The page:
of a province, an employment for which he felt no vocation, Cicero returned to the senate as a private individual (в. с. 62), and engaged in several angry contests with the obnoxious tribune. But after the excitement occasioned by these disputes, and by the destruction of Catiline with his army which followed soon after, had subsided, the eyes of men were turned away for a while in another direction, all looking forward eagerly to the arrival of Pompey, who at length reached Rome in the autumn, loaded with the trophies of his Asiatic campaigns. But, although every one was engrossed with the hero and his conquests, to the exclusion of almost every other object, we must not pass over an event which occurred towards the end of the year, and which, although at first sight of small importance, not only gave rise to the greatest scandal in the city, but was indirectly the source of misfortune and bitter suffering to Cicero. While the wife of Caesar was celebrating in the house of her husband, then praetor and pontifex maximus, the rites of the Bona Dea, from which male creatures were excluded with the most scrupulous superstition, it was discovered that P. Clodius Pulcher, son of Appius (consul в. с. 79), had found his way into the mansion disguised in woman's apparel, and, having been detected, had made his escape by the help of a female slave. Instantly all Rome was in an uproar. The matter was laid before the senate, and by them referred to the members of the pontifical college, who passed a resolution that sacrilege had been committed. Caesar forthwith divorced his wife. Clodius, although the most powerful interest was exerted by his numerous relations and connexions to hush up the affair, and attempts were even made to stop the proceedings by violence, was impeached and brought to trial. In defence he pleaded an alibi, offering to prove that he was at Interamna at the very time when the crime was said to have been committed; but Cicero came forward as a witness, and swore that he had met and spoken to Clodius in Rome on the day in question. In spite of this decisive testimony, and the evident guilt of the accused, the judices, with that corruption which formed one of the most fatal symptoms of the rottenness of the whole social fabric, pronounced him innocent by a majority of voices. (в. с. 61.) Clodius, whose popular talents and utter recklessness rendered him no insignificant enemy, now vowed deadly vengeance against Cicero, whose destruction from thenceforward was the chief aim of his life. To accomplish this purpose more readily, he determined to become a candidate for the tribuneship; but to effect this it was necessary in the first place that he should be adopted into a plebeian family by means of a special law. This, after protracted opposition, was at length accomplished (в. с. 60), although irregularly, through the interference of Caesar and Pompey, and he was elected tribune in the course of в. с. 59.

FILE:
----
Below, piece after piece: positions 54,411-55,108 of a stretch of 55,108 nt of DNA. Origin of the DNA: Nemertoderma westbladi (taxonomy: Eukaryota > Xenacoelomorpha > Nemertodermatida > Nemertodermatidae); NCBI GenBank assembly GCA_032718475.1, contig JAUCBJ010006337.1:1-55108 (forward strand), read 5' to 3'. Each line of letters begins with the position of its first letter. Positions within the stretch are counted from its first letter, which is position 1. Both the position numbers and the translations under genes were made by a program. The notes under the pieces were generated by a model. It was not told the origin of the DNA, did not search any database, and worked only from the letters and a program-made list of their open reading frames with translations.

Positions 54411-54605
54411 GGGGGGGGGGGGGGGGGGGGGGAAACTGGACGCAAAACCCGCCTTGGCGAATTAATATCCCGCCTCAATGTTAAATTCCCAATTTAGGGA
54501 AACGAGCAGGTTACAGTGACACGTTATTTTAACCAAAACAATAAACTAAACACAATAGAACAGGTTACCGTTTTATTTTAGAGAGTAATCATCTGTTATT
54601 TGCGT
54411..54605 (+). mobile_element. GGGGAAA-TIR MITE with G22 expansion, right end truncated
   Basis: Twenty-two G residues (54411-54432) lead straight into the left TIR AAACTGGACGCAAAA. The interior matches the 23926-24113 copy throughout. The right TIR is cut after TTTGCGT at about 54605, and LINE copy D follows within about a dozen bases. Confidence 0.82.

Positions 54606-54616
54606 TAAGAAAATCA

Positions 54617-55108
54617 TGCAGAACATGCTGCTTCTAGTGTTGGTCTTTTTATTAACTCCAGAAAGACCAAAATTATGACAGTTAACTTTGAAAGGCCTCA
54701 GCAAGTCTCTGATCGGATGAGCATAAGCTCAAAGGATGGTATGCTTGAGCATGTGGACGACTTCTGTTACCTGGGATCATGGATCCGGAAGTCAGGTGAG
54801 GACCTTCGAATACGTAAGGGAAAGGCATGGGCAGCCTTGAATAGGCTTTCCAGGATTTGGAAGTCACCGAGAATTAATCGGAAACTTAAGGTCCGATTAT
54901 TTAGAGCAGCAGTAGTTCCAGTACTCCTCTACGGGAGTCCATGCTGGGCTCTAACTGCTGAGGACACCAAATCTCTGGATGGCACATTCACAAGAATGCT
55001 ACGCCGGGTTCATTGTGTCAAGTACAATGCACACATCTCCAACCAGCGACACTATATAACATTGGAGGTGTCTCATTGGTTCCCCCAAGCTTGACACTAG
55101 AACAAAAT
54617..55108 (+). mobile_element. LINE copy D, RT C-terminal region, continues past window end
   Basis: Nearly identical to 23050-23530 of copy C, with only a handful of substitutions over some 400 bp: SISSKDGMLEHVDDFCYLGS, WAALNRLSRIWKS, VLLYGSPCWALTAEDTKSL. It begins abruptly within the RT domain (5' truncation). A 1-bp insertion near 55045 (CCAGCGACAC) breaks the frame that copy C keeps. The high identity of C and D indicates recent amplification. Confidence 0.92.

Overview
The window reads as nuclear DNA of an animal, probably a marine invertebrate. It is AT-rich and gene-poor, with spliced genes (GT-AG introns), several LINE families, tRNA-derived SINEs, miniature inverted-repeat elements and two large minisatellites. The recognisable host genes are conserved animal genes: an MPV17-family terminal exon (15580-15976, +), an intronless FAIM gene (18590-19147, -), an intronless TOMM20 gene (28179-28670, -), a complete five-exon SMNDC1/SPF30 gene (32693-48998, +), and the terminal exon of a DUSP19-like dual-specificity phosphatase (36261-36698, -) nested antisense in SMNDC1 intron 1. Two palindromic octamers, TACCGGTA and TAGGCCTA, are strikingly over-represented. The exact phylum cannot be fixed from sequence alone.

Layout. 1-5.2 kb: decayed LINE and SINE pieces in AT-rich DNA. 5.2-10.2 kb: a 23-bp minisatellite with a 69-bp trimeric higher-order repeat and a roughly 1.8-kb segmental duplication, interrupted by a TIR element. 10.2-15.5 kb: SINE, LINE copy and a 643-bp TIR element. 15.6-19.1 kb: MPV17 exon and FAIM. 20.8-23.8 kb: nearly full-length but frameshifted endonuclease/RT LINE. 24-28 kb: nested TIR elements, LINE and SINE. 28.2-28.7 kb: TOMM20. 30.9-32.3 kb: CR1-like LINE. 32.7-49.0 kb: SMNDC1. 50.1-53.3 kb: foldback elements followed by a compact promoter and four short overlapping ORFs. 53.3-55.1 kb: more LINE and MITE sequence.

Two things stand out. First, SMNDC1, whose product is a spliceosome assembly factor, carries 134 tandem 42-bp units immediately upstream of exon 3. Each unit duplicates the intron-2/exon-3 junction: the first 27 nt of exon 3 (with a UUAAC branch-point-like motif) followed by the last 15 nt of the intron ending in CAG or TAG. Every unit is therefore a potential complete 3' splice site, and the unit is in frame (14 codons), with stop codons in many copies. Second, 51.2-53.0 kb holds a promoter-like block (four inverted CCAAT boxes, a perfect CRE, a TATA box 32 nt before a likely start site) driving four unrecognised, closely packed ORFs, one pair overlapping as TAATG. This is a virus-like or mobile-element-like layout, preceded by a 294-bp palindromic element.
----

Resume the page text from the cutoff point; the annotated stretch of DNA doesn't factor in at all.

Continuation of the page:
While this underplot was working, the path of Cicero had been far more thorny than heretofore. Intoxicated by his rapid elevation, and dazzled by the brilliant termination of his consulship, his selfconceit had become overweening, his vanity uncontrollable and insatiable. He imagined that the authority which he had acquired during the late perilous conjuncture would be permanently maintained after the danger was past, and that he would be invited to grasp the helm and steer single-handed the vessel of the state. But he slowly and painfully discovered that, although addressed with courtesy, and listened to with respect, he was in reality powerless when seeking to resist the encroachments of such men as Pompey, Crassus, and Caesar; and hence he viewed with the utmost alarm the disposition now manifested by these three chiefs to bury their former jealousies, and to make common cause against the aristocratic leaders, who, suspicious of their ulterior projects, were using every art to baffle and outmanoeuvre them. Hence Cicero also, at this epoch perceiving how fatal such a coalition must prove to the cause of freedom, earnestly laboured to detach Pompey, with whom he kept up a close but somewhat cold intimacy, from Caesar; but having failed, with that unsteadiness and want of sound principle by which his political life was from this time forward disgraced, began to testify a strong inclination to join the triumvirs, and in a letter to Atticus (ii. 5), в. с. 59, actually names the price at which they could purchase his adherence — the seat in the college of augurs just vacant by the death of Metellus Celer. Finding himself unable to conclude any satisfactory arrangement, like a spoiled child, he expresses his disgust with public life, and longs for an opportunity to retire from the world, and devote himself to study and philosophic contemplation. But while in the letters written during the stormy consulship of Caesar (в. с. 59) he takes a most desponding view of the state of the commonwealth, and seems to consider slavery as inevitable, he does not appear to have foreseen the storm impending over himself individually; and when at length, after the election of Clodius to the tribuneship, he began to entertain serious alarm, he was quieted by positive assurances of friendship and support from Pompey conveyed in the strongest terms. One of the first acts of his enemy, after entering upon office, notwithstanding the solemn pledge he was said to have given to Pompey that he would not use his power to the injury of Cicero, was to propose a bill interdicting from fire and water any one who should be found to have put a Roman citizen to death untried. Here Cicero committed a fatal mistake. Instead of assuming the bold front of conscious innocence, he at once took guilt to himself, and, without awaiting the progress of events, changed his attire, and assuming the garb of one accused, went round the forum, soliciting the compassion of all whom he met. For a brief period public sympathy was awakened. A large number of the senate and the equites appeared also in mourning, and the better portion of the citizens seemed resolved to espouse his cause. But all demonstrations of such feelings were promptly repressed by the new consuls, Piso and Gabinius, who from the first displayed steady hostility, having been bought by the promises of Clodius, who undertook to procure for them what provinces they pleased. The rabble were infuriated by the incessant harangues of their tribune; nothing was to be hoped from Crassus; the good offices of Caesar had been already rejected; and Pompey, the last and only safeguard, contrary to all expectations, and in violation of the most solemn engagements, kept aloof, and from real or pretended fear of some outbreak refused to interpose. Upon this, Cicero, giving way to despair, resolved to yield to the storm, and quitting Rome at the beginning of April, (в. с. 58), reached Brundisium about the middle of the month. From thence he crossed over to